Adrienne Arsht Latin America Center

Shaping understanding of Latin America and the Caribbean’s global importance.

The Adrienne Arsht Latin America Center broadens understanding of regional transformations through high-impact work that shapes the conversation among policymakers, the business community, and civil society. The center focuses on Latin America’s strategic role in a global context with a priority on pressing political, economic, and social issues that will define the trajectory of the region.

Building bridges was fundamental as the world went virtual in 2020. …With the creation of the Caribbean Initiative, the center will foster greater regional alignment on the key issues affecting bilateral and multilateral relations.

Center work in 2020

2020 was a year of rising to the occasion and finding solutions in the face of adversity. Latin America and the Caribbean account for one-eighth of the world’s population, yet, as of March 2021, one-third of COVID-19 deaths occurred in the region. In response, the Adrienne Arsht Latin America Center was a pioneer in unpacking the short-, medium-, and long-term effects of the COVID-19 pandemic. Its weekly Aviso LatAm: COVID-19 newsletter offers the most comprehensive regional COVID-19 coverage, from vaccine rollouts and medical news to economic impact and projections. The center also convened stakeholders across industries, countries, and continents to think through medical innovation, supply chain issues, and patient access challenges. Simultaneously, it launched new scenario planning work with the Inter-American Development Bank on the pandemic’s possible regional implications looking out to 2025.

Building bridges was fundamental as the world went virtual in 2020. The Adrienne Arsht Latin America Center hosted four regional heads of state through its new Leaders of the Americas series, and, in an effort to accelerate a renewed push for bipartisan congressional engagement on Mexico and Venezuela, it launched the center’s first two congressional fellowship programs. The center also provided momentum for a series of US-Brazil commercial agreements through its convenings and the publication of a landmark report.

With the complex humanitarian crisis escalating inside Venezuela, the Adrienne Arsht Latin America Center promoted bipartisan support for a peaceful transition to democracy. The center formed a robust network of Venezuelan women leaders and then focused on building their capacity as changemakers. A new multidisciplinary working group focused on countering the Maduro regime’s illicit activities through greater international community alignment.

Preview of 2021 work

Trucks wait in a queue for border customs control to cross into the United States in Ciudad Juarez, Mexico on April 30, 2020. REUTERS/JOSE LUIS GONZALEZ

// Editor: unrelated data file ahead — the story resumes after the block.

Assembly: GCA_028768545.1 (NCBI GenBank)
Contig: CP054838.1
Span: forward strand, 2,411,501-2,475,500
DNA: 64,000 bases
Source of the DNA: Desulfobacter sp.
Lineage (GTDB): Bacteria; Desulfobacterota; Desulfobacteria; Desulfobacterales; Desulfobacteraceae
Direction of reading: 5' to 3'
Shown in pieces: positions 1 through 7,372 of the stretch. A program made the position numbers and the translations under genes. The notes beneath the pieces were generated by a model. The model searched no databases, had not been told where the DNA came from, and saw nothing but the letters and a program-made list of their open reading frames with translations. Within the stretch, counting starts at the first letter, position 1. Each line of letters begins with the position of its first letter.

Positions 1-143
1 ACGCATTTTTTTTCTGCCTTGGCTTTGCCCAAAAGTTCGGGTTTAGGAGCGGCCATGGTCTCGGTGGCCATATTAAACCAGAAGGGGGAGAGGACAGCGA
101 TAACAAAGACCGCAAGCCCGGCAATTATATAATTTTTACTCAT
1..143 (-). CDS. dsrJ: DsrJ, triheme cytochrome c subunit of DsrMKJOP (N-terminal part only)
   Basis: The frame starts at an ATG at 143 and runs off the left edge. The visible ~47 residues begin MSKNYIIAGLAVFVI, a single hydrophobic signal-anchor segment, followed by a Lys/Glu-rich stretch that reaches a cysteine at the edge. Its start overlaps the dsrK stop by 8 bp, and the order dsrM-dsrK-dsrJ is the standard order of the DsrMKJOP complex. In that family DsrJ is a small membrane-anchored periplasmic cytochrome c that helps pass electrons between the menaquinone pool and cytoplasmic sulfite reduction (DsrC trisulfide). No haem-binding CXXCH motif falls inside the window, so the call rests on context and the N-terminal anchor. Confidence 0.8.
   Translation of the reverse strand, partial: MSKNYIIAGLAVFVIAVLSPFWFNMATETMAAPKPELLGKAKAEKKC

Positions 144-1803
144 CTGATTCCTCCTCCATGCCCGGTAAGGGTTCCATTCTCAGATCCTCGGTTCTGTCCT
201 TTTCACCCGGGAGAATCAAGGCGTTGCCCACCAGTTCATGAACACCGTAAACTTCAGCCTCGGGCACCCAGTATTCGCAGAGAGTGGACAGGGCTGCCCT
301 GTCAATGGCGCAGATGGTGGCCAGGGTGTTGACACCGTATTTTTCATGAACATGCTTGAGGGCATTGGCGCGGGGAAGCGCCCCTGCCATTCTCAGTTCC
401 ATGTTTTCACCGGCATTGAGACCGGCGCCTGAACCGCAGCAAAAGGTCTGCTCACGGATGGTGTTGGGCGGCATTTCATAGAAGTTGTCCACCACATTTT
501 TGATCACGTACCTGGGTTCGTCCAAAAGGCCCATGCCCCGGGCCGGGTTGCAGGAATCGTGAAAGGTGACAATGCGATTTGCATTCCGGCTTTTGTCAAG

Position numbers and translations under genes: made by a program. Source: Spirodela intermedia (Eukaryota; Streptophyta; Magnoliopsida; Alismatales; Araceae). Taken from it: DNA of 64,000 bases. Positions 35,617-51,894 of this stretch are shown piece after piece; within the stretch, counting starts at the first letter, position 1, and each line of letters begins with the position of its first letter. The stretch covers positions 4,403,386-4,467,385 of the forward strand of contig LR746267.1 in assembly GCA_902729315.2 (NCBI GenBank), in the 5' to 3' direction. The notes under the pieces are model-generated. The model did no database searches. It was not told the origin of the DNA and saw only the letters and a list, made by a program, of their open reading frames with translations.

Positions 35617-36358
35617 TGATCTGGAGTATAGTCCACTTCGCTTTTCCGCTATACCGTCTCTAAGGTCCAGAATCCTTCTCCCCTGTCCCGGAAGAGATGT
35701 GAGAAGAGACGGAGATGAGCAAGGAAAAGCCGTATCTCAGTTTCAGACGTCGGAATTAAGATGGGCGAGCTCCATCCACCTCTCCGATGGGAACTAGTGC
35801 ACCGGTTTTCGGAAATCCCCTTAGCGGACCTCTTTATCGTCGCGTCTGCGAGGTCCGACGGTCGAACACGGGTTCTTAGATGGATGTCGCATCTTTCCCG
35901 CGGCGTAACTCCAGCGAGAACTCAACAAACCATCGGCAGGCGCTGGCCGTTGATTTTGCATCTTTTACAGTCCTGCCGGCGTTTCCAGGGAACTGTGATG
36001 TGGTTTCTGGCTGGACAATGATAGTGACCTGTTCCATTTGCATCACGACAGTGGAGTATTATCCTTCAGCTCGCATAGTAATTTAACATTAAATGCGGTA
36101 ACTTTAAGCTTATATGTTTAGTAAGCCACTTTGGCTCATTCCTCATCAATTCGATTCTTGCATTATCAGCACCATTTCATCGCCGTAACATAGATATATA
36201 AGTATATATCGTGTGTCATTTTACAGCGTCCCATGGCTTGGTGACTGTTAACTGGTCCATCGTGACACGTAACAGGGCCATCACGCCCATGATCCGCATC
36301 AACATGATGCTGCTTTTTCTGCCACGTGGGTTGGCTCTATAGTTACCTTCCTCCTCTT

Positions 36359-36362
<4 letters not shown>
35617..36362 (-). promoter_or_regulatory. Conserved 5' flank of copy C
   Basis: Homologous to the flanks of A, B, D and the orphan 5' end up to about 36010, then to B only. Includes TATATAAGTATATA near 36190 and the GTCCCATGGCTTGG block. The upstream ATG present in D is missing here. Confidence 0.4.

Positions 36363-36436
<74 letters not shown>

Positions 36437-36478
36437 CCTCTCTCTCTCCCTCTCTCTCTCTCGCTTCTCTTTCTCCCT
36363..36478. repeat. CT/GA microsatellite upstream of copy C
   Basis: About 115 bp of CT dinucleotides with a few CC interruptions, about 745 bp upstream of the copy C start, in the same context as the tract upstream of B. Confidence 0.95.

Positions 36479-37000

In 2021, as the region looks to turn the page on COVID-19 and as the Biden-Harris administration seeks to recast a relationship based on partnership, the Adrienne Arsht Latin America Center will be at the forefront of providing innovative solutions to longstanding challenges.

In Central America, where US support for locally led solutions can help to address the underlying push factors that force millions to leave their homes, the center will double down on opportunities to help secure the livelihoods of those who face daily violence, remote economic opportunity, and continuous threats of natural disasters.

In Venezuela, the center will leverage its past work to promote a sustained, humancentered, and multilateral campaign to advance possibilities for restoring democratic institutions and relieving the humanitarian crisis through a gender-balanced, Venezuelan-led effort.

COVID-19 will remain even as countries begin vaccination campaigns. The center’s COVID-19 work will shift to focus on the pandemic’s long-term impact and steps that can be taken to expedite recovery.

The Adrienne Arsht Latin America Center will also be at the forefront of deepening the United States’ partnerships with Mexico, Brazil, and Colombia; the COVID-19 pandemic further underscored the importance of strong working relationships.

With the creation of the Caribbean Initiative, the center will foster greater regional alignment on the key issues affecting bilateral and multilateral relations. A standing consultative group comprised of eminent leaders from the United States and the Caribbean will guide and assess specific work efforts, including a task force on financial inclusion.

China remains a major influence in Latin America. As it deepens engagement and leverage in the midst of the pandemic, the center will closely follow how the United States and the region can advance a shared agenda with respect to the Asian giant.

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Image: An aerial view of the Gatun locks on the Atlantic side of the Panama Canal is seen during an organised media tour by Italy's Salini Impregilo, one of the main sub contractors of the Panama Canal Expansion project on the outskirts of Colon City March 23, 2015. The expansion project area will allow bigger ships to transit, with two new sets of locks, one on the Pacific side and one on the Atlantic side. REUTERS/Carlos Jasso